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Bible Dictionaries

Hastings' Dictionary of the Bible

Star of the Magi

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STAR OF THE MAGI . The character of the star which was seen by the Magi has been the source of many conjectures. While some consider it to have been an absolutely miraculous appearance, others have tried to connect it with some recognized form of celestial phenomenon. Some have held that it was a comet [the Greek word for the ‘star’ is applied to comets], and if such a comet as Donati’s of 1858, which the present writer remembers well, had been visible at the time of the Nativity, it would have fulfilled the conditions of the narrative, and the difficulties about the star standing over ‘where the young child was’ ( Matthew 2:9 ) would have been lessened. None such, however, seems to have been recorded. Others, noting that there were conjunctions of two of the brighter planets, Jupiter and Saturn (b.c. 7), and Jupiter and Venus (b.c. 6), have tried to connect this appearance with one of these. Others, again, have explained the appearance as that of what is known as a stella nova, i.e. a star which suddenly flashes out with great brightness in the firmament and then either dies out again altogether, or diminishes in the magnitude of its brightness, so as to be scarcely, if at all, visible to the naked eye. The difficulty connected with all these interpretations is due to the necessity that has been felt for giving a literal interpretation to the account that ‘the star … went before them, till it came and stood over where the young child was.’ But we may take it that the language here is of the same character as that which we constantly use about the sun or moon rising and setting. If, then, we assume that the star, whatever it was, was near the horizon in front of the wise men when they started on their journey, its relative position to them, so long as they kept a direct course, would vary but little. The place in the heavens of any fixed star varies only about one degree, or four minutes, each succeeding day.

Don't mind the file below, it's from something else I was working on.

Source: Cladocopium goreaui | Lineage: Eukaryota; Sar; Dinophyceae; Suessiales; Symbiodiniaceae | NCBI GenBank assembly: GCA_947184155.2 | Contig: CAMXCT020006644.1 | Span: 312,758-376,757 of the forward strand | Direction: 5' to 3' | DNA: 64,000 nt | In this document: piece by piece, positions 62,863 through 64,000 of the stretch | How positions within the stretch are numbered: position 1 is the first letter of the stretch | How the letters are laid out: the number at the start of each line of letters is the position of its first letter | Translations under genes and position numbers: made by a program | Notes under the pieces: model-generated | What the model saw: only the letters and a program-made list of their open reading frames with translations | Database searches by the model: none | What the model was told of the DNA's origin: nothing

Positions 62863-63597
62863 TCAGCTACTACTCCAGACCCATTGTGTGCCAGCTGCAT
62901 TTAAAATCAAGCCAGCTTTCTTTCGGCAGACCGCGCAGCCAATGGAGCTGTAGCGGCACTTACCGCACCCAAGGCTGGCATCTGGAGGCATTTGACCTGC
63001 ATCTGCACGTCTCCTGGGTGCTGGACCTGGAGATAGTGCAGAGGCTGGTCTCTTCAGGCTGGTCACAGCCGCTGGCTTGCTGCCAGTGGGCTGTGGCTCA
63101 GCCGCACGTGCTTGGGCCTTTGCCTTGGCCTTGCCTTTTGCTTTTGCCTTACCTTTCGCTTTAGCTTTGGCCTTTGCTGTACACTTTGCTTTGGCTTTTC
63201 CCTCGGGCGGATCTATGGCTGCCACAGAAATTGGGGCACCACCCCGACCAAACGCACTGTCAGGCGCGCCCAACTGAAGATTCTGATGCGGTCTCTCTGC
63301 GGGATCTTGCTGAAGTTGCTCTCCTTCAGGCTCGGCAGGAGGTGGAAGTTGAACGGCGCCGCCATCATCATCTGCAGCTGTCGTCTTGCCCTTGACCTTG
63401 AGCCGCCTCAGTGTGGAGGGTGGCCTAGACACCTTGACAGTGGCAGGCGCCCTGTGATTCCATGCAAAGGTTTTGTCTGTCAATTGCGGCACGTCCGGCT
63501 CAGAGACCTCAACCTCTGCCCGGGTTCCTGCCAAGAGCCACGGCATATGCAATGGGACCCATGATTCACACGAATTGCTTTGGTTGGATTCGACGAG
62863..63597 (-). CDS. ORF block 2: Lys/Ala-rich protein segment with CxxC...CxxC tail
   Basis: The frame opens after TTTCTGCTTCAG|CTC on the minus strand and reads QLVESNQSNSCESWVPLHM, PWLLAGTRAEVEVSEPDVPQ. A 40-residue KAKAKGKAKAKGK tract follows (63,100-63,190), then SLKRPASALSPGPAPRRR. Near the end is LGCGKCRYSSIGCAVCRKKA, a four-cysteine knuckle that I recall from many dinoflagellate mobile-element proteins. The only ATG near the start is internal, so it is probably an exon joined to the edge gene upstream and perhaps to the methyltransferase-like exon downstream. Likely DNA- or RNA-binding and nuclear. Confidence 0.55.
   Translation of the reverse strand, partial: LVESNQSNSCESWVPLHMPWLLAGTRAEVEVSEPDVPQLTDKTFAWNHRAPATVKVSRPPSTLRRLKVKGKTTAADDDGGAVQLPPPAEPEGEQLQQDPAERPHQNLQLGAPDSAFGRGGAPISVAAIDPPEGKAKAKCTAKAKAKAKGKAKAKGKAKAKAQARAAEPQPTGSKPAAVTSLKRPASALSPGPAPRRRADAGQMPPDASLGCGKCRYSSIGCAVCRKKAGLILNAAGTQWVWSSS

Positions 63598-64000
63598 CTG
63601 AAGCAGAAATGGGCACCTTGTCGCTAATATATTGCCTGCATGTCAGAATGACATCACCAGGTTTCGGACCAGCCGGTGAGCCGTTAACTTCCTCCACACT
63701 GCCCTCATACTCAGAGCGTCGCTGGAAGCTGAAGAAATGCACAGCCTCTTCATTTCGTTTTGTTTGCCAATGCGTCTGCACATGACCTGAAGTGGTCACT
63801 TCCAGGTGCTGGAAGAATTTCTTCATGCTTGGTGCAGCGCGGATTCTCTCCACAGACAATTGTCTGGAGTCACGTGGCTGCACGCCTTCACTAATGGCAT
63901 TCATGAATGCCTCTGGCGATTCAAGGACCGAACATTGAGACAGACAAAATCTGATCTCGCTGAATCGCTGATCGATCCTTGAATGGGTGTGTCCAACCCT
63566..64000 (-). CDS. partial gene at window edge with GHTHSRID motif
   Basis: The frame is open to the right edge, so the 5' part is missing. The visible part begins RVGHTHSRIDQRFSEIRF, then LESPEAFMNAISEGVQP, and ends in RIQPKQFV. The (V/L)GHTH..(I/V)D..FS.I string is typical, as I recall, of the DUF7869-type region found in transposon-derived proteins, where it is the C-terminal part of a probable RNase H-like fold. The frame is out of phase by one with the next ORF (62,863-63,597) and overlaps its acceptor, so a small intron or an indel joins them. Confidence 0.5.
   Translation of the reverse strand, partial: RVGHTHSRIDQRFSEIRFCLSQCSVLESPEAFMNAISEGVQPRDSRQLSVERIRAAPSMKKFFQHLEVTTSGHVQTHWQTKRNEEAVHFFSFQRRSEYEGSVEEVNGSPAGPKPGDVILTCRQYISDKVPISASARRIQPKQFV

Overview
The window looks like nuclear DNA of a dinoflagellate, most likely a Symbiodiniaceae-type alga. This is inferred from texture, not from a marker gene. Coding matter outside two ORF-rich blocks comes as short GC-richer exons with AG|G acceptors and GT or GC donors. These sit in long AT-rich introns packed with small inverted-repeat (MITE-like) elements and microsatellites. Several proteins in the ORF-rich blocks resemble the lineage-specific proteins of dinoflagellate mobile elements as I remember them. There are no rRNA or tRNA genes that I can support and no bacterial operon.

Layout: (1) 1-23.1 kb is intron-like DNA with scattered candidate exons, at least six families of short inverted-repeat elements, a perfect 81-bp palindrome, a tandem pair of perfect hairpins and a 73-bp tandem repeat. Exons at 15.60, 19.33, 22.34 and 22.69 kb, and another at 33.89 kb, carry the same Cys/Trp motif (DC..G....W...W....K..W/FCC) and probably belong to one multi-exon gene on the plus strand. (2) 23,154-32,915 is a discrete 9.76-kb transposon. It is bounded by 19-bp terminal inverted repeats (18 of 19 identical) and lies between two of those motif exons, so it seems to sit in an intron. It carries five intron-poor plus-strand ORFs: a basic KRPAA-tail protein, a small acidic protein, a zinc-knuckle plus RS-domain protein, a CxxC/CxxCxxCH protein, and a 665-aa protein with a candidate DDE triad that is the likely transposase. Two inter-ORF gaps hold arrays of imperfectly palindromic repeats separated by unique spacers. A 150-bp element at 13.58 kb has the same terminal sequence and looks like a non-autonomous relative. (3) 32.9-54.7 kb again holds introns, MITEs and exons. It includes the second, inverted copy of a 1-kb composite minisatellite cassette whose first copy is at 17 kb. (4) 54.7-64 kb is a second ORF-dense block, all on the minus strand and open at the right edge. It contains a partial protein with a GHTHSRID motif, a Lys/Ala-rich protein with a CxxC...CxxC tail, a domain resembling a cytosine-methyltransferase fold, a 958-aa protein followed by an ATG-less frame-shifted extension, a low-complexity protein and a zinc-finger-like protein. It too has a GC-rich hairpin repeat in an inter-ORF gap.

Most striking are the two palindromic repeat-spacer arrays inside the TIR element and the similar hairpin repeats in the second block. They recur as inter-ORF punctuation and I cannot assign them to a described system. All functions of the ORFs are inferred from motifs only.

A somewhat more difficult question than that about the appearance of the star is, Why did the wise men connect it with the birth of a king of the Jews? The traditional answer to this question is that there had been handed down from generation to generation among the wise men of Babylon a knowledge of Balaam’s prophecy, ‘There shall come forth a star out of Jacob’ (Numbers 24:17 ), and that, when this notable star appeared, it was considered to be the herald of the appearance of a great person. There certainly was a Jewish population in Babylonia in our Lord’s day, and if this prophecy was recognized as coming from a Hebrew document, and reference was made to the Jews, it would be most natural for the wise men, if they were Babylonians, to set their faces towards Jerusalem. There is this difficulty, however, about referring the ‘star’ of Balaam’s prophecy to a phenomenon in the heavens, that from the parallelism of the Hebrew poetry we gather that the ‘star’ is intended to refer not to a star in the sky, but to some great prince or ruler (cf., for this use, Daniel 8:10 ). Still, the explanation of the journey may be much the same. There was a great ferment in the East and a wide-spread anticipation, even in the Roman world, of some great Saviour or deliverer to arise, as the poets Virgil and Horace testify, just about the time when the Saviour was born. If some such brilliant star appeared, this would be taken as portending that the moment for the appearance of such an one had arrived, and search would be made for the Great One. So, in the Apocalypse ( Revelation 22:16 ), our Lord is represented as claiming for Himself that He is not only ‘the root and the offspring of David,’ but also ‘the bright, the morning star.’

H. A. Redpath.

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These files are public domain.
Text Courtesy of Used by Permission.

Bibliography Information
Hastings, James. Entry for 'Star of the Magi'. Hastings' Dictionary of the Bible. 1909.

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